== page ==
20th November 1972

I had a day off today, seeing Canon Keble in Fairford – persuaded a friend to drive me down – he was delighted with the day ultimately, so it didn’t matter – got a super lunch and tea and a guided tour of a 16th century country church – typical country society ladies in attendance – the Canon and his wife have 3 cats and a dog and a rabbit that chase each other during lunch under the table – super!

The Labour Club Elections went along much as the Univ machine wanted them to – even though its component parts were tugging in somewhat different directions – I wasn’t contesting as I was on E.C. for 2 terms automatically. Union elections next week and the machine grinds into action –  8 candidates – my next letter will be either extremely elated or extremely depressed!

Just had a visit from our principal freshman cog, to report on the latest details – terribly exciting.

Lady Maud had her music quiz last week – the Dean and I and two freshmen who knew even less than I did sat in a corner confusing each other and imitating schizophrenic cats – after which we plotted a take-over of the JCR – official blessing being unofficial, of course. After long heart-searching the Chaplain has decided not to travel to Ceylon over Christmas – not because of my serving last week, which went off rather well – we had a race down the aisle at the end!

On Thursday, the Union had Jack Lynch – and 35 policemen – and we had to be on guard from 4 pm till 11. It was great fun, even though no attacks took place – just a demonstration, with someone supposed to be Bernadette Devlin at its head – not a siege like last year.

I shall be staying over here for Christmas, working, though I’ll have to move into a centrally heated block as the water’s turned off here. It’s got rather cold but nothing uncomfortable except getting out of bed – Christmas lunch has been arranged with Peter Gretton, the well-known-mad-admiral.


9th December 1972

I’m just getting used myself to the idea of spending the Vac. working – not too hard though, encouraged by my collections. ‘Mr Wijesinha is very intelligent and subtle, and a delight to discuss politics with’ – thus my history tutor.   The Philosophy one was satisfied too, though he did add that my style was so subtle that perhaps no one could understand it – still, I’m happy.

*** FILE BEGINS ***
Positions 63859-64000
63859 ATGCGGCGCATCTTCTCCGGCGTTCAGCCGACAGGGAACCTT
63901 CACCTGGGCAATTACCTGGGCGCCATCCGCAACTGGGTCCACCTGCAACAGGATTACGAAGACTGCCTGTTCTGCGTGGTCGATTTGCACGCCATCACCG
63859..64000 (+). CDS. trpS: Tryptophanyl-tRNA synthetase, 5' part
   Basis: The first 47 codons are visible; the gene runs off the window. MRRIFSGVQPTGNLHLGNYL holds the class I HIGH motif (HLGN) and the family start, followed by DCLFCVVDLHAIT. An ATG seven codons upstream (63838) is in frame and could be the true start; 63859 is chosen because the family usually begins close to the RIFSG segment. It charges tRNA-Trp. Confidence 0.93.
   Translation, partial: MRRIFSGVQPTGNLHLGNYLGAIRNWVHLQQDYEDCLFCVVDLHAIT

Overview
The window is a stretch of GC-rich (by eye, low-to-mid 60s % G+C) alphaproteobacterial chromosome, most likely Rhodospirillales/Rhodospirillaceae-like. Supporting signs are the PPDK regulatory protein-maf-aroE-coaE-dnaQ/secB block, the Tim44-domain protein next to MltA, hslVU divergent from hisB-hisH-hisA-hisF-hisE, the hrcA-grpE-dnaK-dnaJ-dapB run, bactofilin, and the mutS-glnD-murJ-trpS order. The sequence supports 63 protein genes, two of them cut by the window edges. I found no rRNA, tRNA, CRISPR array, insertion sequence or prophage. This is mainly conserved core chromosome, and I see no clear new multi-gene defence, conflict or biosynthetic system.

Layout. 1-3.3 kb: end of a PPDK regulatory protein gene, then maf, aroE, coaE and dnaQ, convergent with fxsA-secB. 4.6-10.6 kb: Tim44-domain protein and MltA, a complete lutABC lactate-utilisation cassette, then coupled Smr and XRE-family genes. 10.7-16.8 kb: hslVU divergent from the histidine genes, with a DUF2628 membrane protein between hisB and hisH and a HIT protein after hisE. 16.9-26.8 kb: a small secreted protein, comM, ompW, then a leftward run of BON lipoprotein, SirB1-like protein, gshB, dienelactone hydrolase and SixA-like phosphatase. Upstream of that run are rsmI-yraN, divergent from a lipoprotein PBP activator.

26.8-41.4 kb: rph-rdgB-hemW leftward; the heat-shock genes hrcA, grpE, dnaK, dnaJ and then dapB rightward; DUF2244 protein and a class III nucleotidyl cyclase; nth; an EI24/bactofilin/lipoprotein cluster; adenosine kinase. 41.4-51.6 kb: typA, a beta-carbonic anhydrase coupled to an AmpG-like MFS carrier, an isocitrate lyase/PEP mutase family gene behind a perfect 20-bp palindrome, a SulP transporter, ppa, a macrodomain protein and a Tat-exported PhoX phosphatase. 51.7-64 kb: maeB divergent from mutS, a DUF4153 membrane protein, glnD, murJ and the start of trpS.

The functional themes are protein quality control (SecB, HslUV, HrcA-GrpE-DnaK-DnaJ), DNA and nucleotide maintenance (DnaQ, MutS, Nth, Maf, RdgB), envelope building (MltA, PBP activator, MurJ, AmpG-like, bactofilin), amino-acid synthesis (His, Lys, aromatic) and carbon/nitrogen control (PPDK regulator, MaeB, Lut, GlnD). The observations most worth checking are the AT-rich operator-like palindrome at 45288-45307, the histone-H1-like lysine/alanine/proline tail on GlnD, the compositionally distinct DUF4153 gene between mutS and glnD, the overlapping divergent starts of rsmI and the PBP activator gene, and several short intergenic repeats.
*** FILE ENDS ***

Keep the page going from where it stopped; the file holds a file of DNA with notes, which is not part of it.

The last two weeks have been very exciting – Labour Club elections went rather as planned and, with a little bit of judicious insistence. I have got the Editorship of the Club magazine next term – I already have plans to start a gossip column, about who’s slitting whose throat at the moment – a phenomenon that has already started to occur with regard to next term’s elections, when the whole Club hierarchy is determined to oppose the College candidate. Tickets have already started flying around, and I look forward to great excitement. Likewise in the Union, where I came top of the poll in the elections for Library Committee – the most senior of the junior committees – the Balliol psephologists had already predicted this, but it was still delightful.

Unfortunately the College did not do as well as I’d hope, but my chief protégé did get on Treasurer’s Committee, and the candidates for high office whom the College supported did succeed. The present President, whom we also support, was having a vast fight against the majority of the Standing Committee, but he won out, and had a party last Thursday to celebrate – in the course of which I had a drunken conversation with C.P. Snow – besides doing other things like being fed black coffee with a spoon in the President’s rooms at Balliol and being guided to the gate by our faction’s chief female whom I narrowly prevented from ordering me a taxi, before staggering home and being violently sick all over my bed, to my scout’s disappointment and, I think, secret admiration since the last occupant of the room did the same and he got a first and also came from Eton. I hasten to add, as an extenuating circumstance, that the port and whiskey at the Union had been preceded by champagne and whiskey simultaneously at my neighbour’s birthday party – and cider before dinner at a Labour Club plotting session. Incidentally, after my Union success, the lunatic fringe has elected me to the standing committee of the Elections Society, founded this term by all those who failed to get elected to anything, for the purpose of rigging all future elections of any society whatsoever. I hope for assistance at our JCR elections, when I shall be opposed by a Rugby Club heavy, who’ll probably win.